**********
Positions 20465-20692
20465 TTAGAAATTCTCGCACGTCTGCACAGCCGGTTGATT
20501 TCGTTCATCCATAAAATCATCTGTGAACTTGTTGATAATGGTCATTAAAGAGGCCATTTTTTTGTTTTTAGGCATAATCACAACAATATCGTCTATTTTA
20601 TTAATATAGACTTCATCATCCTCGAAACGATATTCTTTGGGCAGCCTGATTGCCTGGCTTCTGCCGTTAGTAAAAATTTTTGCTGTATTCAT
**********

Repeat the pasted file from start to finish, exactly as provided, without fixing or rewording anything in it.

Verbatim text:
Positions 20465-20692
20465 TTAGAAATTCTCGCACGTCTGCACAGCCGGTTGATT
20501 TCGTTCATCCATAAAATCATCTGTGAACTTGTTGATAATGGTCATTAAAGAGGCCATTTTTTTGTTTTTAGGCATAATCACAACAATATCGTCTATTTTA
20601 TTAATATAGACTTCATCATCCTCGAAACGATATTCTTTGGGCAGCCTGATTGCCTGGCTTCTGCCGTTAGTAAAAATTTTTGCTGTATTCAT